While scientists have been studying dreams for years, the images that appear while we snooze are still incredibly misunderstood.
When asleep, our minds are active, creating stories and images that can be either vivid or fleeting; nonsensical or seemingly prophetic; terrifying or absolutely mundane.
Why do we dream? We may not have definitive answers, but there are several types of dreams and themes, and different factors that cause these dreams to occur.
According to the National Sleep Foundation, we typically dream about four to six times per night. There’s no way, you might be thinking, but that’s only because we forget more than 95 percent of all dreams.
Dreaming happens throughout the night, but our most vivid and often remembered dreams happen during rapid eye movement (REM) sleep.
A dream can be influenced by what we’re thinking about before we go to sleep, or what we’ve experienced in our waking day. Dreams can also bring to light what we’re avoiding thinking about or our anxieties.
According to research, 65 percent of the elements of dreams are associated with your experiences while awake.
If you’ve got job stress, your dreams might take place at work or involve your co-workers. If you just went on a date, your dream might be full of romance, or on the flip side, heartbreak, if you’re having anxiety about dating someone new.
A “standard” dream will vary depending on the individual, but below are some features of dreams:
- Most dreams are predominantly visual, meaning that images are at the forefront of dreams, rather than other senses like smell or touch.
- While most people dream in color, some dreams are entirely in black and white.
- The less stressed you are, the more pleasant your dreams may be.
- Dreams can be very strange — and that’s totally normal.
- Your mood, events in the news, pain, violence, and religion may all influence your dream’s subject.
Nightmares are dreams that are scary or disturbing. Almost everyone has nightmares from time to time and there’s not always a good reason why.
Some potential causes of nightmares include:
- watching or reading something scary
- sleep deprivation
- eating right before bed
- medication side effects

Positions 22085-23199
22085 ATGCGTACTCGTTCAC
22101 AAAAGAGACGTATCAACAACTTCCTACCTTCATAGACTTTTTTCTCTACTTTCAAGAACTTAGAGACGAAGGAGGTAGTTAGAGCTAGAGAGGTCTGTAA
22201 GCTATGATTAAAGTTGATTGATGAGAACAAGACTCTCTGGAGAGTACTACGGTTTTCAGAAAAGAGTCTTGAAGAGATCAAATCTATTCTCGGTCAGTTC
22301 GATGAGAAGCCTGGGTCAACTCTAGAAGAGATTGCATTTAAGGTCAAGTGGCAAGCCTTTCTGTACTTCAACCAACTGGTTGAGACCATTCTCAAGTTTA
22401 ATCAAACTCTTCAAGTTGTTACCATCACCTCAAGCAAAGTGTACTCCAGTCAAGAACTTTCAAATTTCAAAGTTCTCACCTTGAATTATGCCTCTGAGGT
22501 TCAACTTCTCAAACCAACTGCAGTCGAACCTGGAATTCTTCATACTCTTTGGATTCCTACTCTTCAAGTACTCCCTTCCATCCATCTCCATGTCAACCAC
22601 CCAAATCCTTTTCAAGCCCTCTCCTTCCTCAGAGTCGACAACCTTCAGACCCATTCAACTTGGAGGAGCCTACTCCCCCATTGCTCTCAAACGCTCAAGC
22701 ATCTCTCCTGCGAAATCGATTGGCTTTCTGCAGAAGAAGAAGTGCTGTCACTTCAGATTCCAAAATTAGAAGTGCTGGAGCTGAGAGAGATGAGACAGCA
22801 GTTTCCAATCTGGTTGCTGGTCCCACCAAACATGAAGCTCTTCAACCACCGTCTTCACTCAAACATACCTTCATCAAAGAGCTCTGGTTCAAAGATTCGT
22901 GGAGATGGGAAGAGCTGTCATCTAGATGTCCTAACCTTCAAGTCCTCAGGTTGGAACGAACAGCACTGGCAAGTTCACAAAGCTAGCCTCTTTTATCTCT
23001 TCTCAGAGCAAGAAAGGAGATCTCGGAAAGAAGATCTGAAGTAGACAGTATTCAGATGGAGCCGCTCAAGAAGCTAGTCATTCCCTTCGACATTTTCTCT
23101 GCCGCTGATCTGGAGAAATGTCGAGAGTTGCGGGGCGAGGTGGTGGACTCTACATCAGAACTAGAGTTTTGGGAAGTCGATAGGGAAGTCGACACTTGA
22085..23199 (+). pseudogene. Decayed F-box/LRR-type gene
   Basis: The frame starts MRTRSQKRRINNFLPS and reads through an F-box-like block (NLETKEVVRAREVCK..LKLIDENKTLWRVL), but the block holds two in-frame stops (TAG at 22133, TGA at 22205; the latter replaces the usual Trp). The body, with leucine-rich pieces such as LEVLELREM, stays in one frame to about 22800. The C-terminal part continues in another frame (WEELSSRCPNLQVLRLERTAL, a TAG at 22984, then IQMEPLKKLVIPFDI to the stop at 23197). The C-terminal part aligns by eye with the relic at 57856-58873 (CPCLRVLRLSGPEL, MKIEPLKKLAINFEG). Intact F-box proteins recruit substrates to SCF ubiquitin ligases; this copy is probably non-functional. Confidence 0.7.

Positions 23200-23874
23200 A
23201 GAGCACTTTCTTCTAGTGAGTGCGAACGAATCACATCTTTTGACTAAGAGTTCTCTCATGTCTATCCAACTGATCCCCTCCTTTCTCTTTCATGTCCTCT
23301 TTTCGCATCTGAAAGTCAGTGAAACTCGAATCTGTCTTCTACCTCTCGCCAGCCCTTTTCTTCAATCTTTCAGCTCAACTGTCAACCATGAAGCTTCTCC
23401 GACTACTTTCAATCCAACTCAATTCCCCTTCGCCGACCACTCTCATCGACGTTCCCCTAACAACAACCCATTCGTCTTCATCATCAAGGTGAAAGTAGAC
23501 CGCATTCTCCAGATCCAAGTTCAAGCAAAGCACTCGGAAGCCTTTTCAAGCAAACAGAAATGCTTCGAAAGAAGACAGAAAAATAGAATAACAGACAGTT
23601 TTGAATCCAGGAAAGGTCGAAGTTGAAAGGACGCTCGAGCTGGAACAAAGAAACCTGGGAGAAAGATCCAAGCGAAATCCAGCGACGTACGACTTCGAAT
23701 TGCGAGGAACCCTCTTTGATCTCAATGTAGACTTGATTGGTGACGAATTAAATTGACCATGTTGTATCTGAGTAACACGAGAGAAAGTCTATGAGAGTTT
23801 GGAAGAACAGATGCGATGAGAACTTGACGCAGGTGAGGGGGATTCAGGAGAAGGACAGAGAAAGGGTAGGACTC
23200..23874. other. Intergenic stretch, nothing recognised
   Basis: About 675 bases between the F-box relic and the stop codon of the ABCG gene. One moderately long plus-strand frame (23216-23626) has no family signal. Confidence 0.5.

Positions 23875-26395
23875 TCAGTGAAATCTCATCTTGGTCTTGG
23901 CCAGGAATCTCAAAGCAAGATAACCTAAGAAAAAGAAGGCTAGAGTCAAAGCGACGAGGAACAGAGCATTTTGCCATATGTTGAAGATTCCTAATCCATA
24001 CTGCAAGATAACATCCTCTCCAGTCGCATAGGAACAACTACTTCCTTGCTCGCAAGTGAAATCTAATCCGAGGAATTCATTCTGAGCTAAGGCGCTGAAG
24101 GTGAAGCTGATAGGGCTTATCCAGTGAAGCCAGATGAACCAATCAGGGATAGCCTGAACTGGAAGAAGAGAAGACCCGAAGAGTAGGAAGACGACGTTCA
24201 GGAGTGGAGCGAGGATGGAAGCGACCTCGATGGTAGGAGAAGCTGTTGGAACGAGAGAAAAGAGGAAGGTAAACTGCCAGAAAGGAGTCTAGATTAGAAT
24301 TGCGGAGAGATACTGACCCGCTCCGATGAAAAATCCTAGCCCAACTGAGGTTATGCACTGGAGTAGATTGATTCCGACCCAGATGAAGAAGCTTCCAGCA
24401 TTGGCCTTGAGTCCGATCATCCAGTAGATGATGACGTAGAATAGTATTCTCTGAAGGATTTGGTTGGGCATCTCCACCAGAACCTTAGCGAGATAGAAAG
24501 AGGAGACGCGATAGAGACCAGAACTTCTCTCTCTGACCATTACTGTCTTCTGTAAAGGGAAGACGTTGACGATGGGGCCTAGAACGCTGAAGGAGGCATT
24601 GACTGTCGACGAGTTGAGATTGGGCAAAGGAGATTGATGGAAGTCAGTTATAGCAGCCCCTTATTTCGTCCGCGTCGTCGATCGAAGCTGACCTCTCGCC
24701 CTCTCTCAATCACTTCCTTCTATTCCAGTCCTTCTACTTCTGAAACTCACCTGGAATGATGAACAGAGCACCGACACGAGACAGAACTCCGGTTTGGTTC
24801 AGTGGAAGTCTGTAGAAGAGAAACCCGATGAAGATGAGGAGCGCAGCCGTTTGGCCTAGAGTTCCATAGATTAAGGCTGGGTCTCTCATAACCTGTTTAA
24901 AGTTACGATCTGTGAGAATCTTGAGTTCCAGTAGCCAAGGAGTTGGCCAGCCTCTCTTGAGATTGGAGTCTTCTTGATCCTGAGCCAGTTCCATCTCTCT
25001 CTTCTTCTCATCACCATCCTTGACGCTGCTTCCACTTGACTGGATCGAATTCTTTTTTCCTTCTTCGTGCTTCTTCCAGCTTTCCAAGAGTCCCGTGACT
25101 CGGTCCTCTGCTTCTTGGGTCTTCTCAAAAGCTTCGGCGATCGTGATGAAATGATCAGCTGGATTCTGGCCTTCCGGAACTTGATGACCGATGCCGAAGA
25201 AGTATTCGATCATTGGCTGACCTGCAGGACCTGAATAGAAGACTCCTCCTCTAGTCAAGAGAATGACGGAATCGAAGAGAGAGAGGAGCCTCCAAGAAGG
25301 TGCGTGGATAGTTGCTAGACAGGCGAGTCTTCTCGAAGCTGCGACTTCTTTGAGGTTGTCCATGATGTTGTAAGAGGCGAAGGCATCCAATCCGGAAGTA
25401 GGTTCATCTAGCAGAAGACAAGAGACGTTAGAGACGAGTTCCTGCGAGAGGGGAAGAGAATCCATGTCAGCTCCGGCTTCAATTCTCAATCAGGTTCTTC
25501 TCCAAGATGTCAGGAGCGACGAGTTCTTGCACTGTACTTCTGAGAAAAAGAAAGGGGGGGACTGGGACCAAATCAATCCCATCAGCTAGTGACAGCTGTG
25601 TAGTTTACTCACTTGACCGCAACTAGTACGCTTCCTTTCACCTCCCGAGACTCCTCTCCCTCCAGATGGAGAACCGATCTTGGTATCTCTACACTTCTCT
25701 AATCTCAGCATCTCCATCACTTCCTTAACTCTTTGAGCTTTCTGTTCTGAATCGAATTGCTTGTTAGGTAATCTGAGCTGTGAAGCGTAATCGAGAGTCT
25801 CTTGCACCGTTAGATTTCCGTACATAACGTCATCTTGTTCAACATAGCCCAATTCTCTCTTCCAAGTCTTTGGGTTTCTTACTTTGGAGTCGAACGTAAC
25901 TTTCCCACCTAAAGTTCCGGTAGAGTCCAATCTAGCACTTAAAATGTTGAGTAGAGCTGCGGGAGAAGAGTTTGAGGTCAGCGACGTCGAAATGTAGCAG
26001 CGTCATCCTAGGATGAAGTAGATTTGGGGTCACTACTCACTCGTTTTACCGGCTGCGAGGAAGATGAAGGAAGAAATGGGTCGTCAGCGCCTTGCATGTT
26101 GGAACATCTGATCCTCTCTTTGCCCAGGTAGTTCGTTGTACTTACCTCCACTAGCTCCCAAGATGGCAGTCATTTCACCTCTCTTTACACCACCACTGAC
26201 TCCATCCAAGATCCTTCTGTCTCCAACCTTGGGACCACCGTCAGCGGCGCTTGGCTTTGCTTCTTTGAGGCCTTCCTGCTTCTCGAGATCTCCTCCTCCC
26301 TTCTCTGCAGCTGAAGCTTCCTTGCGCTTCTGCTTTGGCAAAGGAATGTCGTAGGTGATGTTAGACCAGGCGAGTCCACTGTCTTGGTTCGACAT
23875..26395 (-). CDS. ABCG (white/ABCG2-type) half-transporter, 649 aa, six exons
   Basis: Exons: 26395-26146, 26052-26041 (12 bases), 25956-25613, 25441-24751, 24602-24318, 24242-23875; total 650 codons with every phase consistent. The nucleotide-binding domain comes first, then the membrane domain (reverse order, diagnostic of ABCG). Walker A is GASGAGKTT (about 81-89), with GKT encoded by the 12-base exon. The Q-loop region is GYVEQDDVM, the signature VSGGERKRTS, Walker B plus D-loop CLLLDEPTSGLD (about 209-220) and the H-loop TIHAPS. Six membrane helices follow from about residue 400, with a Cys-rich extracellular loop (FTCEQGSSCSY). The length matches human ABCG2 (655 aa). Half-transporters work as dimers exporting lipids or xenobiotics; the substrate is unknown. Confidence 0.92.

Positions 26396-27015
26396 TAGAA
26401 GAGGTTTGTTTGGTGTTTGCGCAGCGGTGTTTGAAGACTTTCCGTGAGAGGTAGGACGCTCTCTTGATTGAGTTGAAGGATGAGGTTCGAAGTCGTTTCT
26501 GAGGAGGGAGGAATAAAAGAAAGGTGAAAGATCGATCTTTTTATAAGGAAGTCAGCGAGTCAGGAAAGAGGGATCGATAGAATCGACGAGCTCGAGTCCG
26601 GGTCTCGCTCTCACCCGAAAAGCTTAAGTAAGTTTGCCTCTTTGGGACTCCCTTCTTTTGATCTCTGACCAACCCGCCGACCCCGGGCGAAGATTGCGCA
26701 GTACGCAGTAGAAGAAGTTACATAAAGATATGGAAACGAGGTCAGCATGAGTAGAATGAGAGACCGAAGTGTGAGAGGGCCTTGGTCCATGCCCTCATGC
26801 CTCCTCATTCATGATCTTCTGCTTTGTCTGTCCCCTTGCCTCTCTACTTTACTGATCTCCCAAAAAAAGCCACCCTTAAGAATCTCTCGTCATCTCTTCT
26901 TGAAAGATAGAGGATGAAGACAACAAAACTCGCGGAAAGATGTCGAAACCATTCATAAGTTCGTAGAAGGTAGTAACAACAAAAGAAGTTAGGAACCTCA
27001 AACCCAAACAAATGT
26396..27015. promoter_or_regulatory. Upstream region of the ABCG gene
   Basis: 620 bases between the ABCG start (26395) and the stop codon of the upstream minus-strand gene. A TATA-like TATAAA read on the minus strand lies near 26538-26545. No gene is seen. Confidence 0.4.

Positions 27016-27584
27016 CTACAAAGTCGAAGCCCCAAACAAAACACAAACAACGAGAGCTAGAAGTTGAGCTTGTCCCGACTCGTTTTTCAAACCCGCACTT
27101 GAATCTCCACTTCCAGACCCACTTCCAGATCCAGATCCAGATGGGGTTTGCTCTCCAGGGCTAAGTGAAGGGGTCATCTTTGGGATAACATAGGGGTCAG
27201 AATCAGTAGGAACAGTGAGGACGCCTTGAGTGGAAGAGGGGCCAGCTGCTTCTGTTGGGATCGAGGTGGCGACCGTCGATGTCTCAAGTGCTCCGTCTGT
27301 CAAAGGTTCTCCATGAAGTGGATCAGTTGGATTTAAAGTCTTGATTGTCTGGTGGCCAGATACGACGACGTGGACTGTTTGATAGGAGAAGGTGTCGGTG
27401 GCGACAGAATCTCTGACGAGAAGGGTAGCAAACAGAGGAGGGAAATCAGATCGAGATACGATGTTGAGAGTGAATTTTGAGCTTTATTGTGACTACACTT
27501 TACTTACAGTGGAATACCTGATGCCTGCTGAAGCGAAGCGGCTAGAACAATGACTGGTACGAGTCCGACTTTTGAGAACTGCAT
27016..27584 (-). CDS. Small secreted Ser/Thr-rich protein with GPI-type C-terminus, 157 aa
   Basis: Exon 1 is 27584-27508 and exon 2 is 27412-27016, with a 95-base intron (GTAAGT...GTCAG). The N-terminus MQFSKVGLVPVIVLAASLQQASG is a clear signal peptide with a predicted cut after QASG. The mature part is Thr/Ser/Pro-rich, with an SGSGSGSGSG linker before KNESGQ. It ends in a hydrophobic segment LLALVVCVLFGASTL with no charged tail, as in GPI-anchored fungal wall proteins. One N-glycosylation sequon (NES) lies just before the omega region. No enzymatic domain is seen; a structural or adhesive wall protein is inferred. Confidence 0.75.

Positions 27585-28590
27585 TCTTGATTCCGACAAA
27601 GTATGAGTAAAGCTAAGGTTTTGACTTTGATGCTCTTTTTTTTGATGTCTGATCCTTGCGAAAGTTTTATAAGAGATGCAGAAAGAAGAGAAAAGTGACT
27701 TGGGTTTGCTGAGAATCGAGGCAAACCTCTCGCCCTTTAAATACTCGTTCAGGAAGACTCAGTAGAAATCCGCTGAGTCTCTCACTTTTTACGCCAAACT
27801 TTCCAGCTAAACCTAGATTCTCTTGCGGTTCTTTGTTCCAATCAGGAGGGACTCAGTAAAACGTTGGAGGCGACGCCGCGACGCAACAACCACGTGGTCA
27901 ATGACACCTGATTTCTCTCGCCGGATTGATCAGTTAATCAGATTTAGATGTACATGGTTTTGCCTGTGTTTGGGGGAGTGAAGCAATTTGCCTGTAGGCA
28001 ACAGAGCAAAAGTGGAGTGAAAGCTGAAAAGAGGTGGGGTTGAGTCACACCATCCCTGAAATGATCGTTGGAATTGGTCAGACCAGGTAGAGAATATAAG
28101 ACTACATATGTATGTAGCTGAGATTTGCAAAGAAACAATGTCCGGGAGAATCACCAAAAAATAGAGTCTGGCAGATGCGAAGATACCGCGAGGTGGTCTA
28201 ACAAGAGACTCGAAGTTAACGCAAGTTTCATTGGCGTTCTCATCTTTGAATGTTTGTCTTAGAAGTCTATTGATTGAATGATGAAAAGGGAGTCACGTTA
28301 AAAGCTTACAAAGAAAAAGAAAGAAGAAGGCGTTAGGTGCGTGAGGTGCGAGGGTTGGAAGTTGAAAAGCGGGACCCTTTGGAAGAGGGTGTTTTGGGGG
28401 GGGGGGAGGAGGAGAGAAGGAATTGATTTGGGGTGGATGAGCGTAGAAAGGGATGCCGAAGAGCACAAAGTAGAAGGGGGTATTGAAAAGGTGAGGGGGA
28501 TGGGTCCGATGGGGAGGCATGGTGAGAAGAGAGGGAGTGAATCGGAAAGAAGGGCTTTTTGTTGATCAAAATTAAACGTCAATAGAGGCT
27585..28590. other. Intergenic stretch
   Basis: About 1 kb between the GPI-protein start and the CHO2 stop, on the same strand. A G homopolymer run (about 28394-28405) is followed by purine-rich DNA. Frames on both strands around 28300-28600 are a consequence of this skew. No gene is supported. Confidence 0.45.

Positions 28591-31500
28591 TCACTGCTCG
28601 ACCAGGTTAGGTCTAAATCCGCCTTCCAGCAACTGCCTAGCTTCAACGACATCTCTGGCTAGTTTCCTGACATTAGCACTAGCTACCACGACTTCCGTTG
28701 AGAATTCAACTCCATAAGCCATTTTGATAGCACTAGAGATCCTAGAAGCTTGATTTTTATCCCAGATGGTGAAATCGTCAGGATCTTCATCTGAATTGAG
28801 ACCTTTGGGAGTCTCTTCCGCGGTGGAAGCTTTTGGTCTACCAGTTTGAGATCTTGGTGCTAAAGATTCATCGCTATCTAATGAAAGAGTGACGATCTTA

- having a fever or being ill
- sleep disorders, such as sleep apnea, nightmare disorder, or narcolepsy
People experiencing a lot of stress or who have mental health conditions like anxiety disorders may experience dreams that are more frightening. Up to
- death or dying
- physical violence
- being chased or hunted
Night terrors are a type of sleep disorder that’s more common in children than adults.
When someone has a night terror, they wake up terrified but may only have a vague idea of what they dreamed about. Most of the time, they don’t remember dreams from the night terror.
In a night terror, a person can wake up:
- kicking or moving violently, even jumping out of bed
- breathing hard
- with a racing heart rate
- disoriented and unsure where they are or what’s going on
Night terrors aren’t technically a type of dream, but a sleep disorder.
What’s the difference between a nightmare and night terror?
- Night terrors most commonly happen during non-REM sleep, while nightmares typically happen during REM sleep.
- Night terrors are much more common in children, who experience more non-REM sleep, while nightmares can affect those at any age.
- Nightmares are often vividly recalled dreams while night terrors are easily forgotten.
Lucid dreaming means you’re aware that you’re dreaming while you’re in the dream. Like most dreams, it often happens during REM sleep.
Most people don’t have frequent lucid dreams, though some research reports that 55 percent of people experience it at least once in their lives.
Sometimes you can control a lucid dream if you have practice. This can help you control your dreams, especially if you tend to have recurring dreams or nightmares.
The main difference between a daydream and all other types of dreams is that you’re awake during a daydream.
Daydreams occur consciously, but you may still feel like you’re not fully awake or aware of your surroundings. If someone catches you daydreaming, they may say that you look “zoned out” or lost in thoughts.
Daydreams usually involve other people, whether real or imagined. Some research has shown that daydreaming about people you know predicts positive well-being while daydreaming about people you aren’t close to can predict more loneliness and worse well-being.